Saturday 2 December 2023

THE LAST EMPEROX: Book Review

WHAT: The Last Emperox
WRITTEN BY: John Scalzi


2020 was a place for some arts to die, but it was also a place where other arts got to fly. Books were one of the winners of that difficult time. According to The Authors Guild fiction books sales increased by 18%. One book published in the midst of lockdowns and a world turned inside out was the final instalment of the Interdependency trilogy, called The Last Emperox, written by John Scalzi. I must admit, I started reading this when it was released. I feel it is quite telling that I have only just finished this book, so many years later. 

The Interdependency trilogy actually began as a two-book space opera. As it was written it became apparent a third instalment was necessary and, whilst I haven't read the first two, I feel like the whole story actually lies in the second half of this third book.

The trouble with writing what have become known as space operas is that the authors think they can reveal things slowly and in a convoluted manner. This is why I have only just finished this book. In my opinion absolutely nothing happens until the second half. There is no inciting incident of any significance to draw the reader in. On the other hand, in these pages the first 2 books are pretty much explained - or the cliff notes at least - so I don't feel any need to read them and the world is not intriguing enough for me to want to go back and explore the history.

The concept has good potential. The Interdependency is a diaspora of humanity which has managed to fling themselves deep into the universe through wormhole style 'flows'. They now have the technology to build habitats so it doesn't matter that the planets are incompatible for human life. These communities also don't need to be near each other because they are connected by these flow streams.  

The problem is, in the first two books they have discovered these streams are collapsing and the last Emperox, Grayland II, has to figure out how to get as many people through what will be the last remaining stream to the only planet which can sustain human life. An added complication is that one of her enemies has rebelled and taken control of the other end of that stream and any spaceship not permitted through will be destroyed upon arrival.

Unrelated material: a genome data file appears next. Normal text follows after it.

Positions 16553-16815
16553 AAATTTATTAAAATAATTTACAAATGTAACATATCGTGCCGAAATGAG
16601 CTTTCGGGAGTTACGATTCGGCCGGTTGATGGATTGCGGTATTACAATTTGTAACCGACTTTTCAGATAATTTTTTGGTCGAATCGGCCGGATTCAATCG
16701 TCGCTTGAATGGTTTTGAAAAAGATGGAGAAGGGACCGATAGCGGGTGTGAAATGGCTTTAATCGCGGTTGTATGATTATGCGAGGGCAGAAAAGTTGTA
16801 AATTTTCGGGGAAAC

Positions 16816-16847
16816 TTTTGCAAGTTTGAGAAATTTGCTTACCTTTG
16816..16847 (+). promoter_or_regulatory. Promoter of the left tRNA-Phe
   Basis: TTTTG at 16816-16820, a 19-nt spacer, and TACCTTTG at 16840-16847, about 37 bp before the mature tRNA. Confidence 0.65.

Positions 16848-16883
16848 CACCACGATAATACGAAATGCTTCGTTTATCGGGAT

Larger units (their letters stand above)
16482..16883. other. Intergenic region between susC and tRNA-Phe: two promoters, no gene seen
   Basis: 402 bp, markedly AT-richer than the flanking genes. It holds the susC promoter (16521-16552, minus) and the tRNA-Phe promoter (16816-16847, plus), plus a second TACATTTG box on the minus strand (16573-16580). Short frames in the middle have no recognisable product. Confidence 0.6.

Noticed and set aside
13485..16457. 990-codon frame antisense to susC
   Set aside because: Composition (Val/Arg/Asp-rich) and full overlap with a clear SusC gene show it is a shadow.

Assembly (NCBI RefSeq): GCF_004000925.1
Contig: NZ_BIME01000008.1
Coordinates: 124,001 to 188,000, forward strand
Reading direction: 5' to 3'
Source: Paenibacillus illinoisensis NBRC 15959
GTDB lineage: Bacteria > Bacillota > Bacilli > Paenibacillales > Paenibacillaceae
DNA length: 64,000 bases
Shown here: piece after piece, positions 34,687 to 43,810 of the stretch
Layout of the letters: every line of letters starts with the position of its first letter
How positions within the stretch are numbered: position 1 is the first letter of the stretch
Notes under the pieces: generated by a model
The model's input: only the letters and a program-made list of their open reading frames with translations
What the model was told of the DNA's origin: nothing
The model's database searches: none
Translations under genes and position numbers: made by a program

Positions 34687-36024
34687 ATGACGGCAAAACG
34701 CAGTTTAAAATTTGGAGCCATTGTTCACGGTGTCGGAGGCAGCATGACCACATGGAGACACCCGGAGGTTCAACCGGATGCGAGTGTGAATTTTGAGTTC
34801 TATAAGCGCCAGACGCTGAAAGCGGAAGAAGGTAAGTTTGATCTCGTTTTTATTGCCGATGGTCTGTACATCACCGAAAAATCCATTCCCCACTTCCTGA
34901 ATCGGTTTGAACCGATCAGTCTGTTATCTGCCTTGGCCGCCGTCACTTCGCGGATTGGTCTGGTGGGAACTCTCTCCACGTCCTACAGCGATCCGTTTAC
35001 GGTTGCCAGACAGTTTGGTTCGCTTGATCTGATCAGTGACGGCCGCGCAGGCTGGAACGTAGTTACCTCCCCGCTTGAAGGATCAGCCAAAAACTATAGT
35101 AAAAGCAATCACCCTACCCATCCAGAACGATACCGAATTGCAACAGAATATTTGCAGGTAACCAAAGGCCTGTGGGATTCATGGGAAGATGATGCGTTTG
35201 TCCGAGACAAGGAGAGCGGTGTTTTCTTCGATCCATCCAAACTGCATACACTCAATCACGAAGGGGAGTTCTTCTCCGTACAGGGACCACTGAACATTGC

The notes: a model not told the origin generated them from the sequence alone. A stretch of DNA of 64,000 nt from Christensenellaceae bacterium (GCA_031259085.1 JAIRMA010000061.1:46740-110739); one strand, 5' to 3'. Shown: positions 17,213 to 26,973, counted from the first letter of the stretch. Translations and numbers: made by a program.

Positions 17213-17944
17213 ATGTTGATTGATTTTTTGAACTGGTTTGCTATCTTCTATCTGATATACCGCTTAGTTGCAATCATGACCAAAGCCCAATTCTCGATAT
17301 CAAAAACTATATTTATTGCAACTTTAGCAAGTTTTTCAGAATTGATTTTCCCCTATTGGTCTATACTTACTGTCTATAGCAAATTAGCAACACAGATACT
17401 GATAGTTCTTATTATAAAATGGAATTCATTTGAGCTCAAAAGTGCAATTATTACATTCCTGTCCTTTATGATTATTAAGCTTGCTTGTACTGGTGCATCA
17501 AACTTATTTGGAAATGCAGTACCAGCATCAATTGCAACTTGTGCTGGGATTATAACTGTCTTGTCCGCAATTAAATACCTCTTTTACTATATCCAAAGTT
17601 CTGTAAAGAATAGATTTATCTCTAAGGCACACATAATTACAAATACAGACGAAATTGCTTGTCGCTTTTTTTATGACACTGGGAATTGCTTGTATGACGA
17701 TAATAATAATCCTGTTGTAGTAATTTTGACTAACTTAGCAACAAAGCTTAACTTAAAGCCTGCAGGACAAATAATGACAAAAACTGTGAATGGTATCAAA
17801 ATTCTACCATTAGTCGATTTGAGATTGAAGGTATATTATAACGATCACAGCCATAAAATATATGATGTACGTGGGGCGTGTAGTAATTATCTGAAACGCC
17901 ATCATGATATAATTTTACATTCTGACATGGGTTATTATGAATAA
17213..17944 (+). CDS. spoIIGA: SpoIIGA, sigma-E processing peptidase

The conceit is a lot of fun, and once The Last Emperox stops messing around with all the cloak and dagger stuff, the story really takes off. The structure of the book is in 3 'books' which is part of why I don't think you need to bother with the first two. The characters are mostly fascinating although I think making the key players female is a bit disingenuous and leaves them feeling a bit two dimensional. I don't care what people may say, a woman is not just a man with mammary glands.  

Having said that, the character of Kiva Lagos is great fun. Grayland seems a bit lacking in personality. Nadashe Nohamapetan is a wonderful villian. Perhaps it is worth reading book two, The Consuming Fire, because that is where the rivalry between Lagos and Nohamapetan seems to have been fully realised.

The technology in The Last Emperox is a mix of good ideas and WTF. Scalzi has long had a fascination with life extension and transference of personality to other places as the body dies, kind of like Altered Carbon. The Interdependency trilogy plays with this and there is a big reveal in The Last Emperox which mirrors some of what has been developed in the Foundation TV series. On the disappointing side is the little things, like how they still use tablets and watch shows with the tablets resting on their knees. I would have thought that by that point in our technological development we might have come up with something a bit less cumbersome.

I know this sounds like I didn't enjoy the book. I really did - or at least the second half. The problem is that in 2020 I didn't have the patience to wade through all the soap opera before finally getting to the action. In the end, what is good about science fiction is the technology, the ideas in the world building, and the action. Just like any film script, a book needs to start at a point of action. The past and the relationships get revealed through that moment of impact and the ramifications which come from that.

Despite my reservations I do think science fiction addicts will enjoy this world. This trilogy is possibly a winning Xmas present idea, especially if you have a teen who is a really scifi addict.

3.5 Stars


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